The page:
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Candlesnuff Fungus

Inedible Inedible
Autumn Autumn
Spring Spring
Summer Summer
Winter Winter

A beautiful and fragile-looking mushroom, which looks like dancing ghosts of the forest, or the antlers of tiny stags…

Mushroom Type
Common Names Candlesnuff Fungus, Cyrn Gwyn (CY), Próchnilec Gałęzisty (PL), Szarvas Agancsgomba (HU)
Scientific Name Xylaria hypoxylon
Synonyms Cordyceps hypoxylon, Sphaeria hypoxylon, Clavaria hypoxylon
Season Start All Year
Season End All Year
Average Mushroom height (CM) 5-8
Average Cap width (CM)
Please note that each and every mushroom you come across may vary in appearance to these photos.

Fruiting Body

What we can see is not the fruit body of the species, but a communal fruit body (called a stroma). It hosts hundreds of individual fruit bodies.
The stroma is really variable by shape and size, it could be 7–8 cm tall and 1–3 cm wide. It is upright, compressed, needle-like to more or less branching, like a stag’s antler, (hence the common English name). It is initially greyish, covered with fine white-grey dust (conidia), turning dark, almost black with maturation. The stroma’s surface is covered with black, sub-spherical, pimple-like tiny fruit bodies (called perithecia) which can hardly be detected by the naked eye. The lower, sterile, stem-like supportive part of the stroma is black and more or less hairy.


Really thin, white and more or less tough.


Saprotrophic on dead wood of deciduous trees, including fallen branches, and occasionally can be seen on conifer stumps too. Might be acting as weak parasite on ailing, injured or stressed trees. It is a really common species in any sort of woodlands, urban parks, etc.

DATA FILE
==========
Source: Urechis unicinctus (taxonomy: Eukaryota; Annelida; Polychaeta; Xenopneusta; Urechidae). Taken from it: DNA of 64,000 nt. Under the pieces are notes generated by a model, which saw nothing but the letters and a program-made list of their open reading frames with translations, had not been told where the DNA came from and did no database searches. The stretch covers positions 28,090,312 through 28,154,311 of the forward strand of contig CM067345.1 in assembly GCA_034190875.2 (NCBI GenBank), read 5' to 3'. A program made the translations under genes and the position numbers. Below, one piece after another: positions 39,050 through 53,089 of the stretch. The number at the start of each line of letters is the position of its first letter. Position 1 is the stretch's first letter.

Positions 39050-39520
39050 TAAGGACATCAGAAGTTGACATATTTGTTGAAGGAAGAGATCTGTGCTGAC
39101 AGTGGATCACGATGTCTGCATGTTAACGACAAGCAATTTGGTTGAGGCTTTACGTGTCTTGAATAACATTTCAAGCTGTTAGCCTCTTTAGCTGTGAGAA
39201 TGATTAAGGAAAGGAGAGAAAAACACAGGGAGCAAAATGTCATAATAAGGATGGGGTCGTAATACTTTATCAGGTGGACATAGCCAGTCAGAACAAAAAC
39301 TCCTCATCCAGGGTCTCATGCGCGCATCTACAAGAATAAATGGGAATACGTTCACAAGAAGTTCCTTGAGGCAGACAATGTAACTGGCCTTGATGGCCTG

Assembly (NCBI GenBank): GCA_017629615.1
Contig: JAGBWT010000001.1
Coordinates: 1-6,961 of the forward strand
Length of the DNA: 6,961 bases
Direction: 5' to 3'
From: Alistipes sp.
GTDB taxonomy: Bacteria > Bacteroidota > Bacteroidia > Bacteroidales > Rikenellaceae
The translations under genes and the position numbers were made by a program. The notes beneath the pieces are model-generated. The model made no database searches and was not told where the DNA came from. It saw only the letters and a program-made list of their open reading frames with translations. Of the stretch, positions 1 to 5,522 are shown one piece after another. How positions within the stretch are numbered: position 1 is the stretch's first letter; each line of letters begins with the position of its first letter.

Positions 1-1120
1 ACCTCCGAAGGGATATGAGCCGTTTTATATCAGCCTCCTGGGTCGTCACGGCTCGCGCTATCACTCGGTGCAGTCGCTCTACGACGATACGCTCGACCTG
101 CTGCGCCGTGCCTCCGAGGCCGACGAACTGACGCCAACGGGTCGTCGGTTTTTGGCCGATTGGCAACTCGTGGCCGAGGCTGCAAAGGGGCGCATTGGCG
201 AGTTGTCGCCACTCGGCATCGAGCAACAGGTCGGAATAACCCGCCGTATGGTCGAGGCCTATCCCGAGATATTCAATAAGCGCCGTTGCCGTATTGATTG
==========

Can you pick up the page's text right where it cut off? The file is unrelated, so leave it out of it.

Possible Confusion

It is really hard to confuse with anything else, but some authors says it might or could be confused with Beechmast Candlesnuff (Xylaria carpophila), pictured, so let’s look at the difference between these two species:
Candlesnuff Fungus is growing on the dead wood of hardwood trees, (also, rarely, on heavily decayed conifer stumps), while Beechmast Candlesnuff is growing on decaying beechmast.
Candlesnuff Fungus forks like the antler of a stag, while Beechmast Candlesnuff is not forked at all.

Taste / Smell

Inedible. Smell and taste not distinctive.


Common and widespread.


Spore print is black. Sexual spores are produced by the asci (singular: ascus), hence called ascospores. Bean-shaped, some might be flattened on one side, smooth, dark brown with 1–2 oil-droplets (guttule) when young.
Asexual spores (conidiospores) are smaller than sexual spores; they are smooth, ellipsoidal and colourless (hyaline).

Other Facts

The species is a subject of pharmacological researches. Some of its biologically active compounds, such as xylarial A and B showed moderate cytotoxic activity against human hepatocellular carcinoma cells (HepG2). Its pyrone-derivatives, (such as xylarone and 8,9-dehydroxylarone), which were isolated from the submerged culture of X. hypoxylon strain A27-94, showed cytotoxic activity against various cancer cell-lines in vitro.


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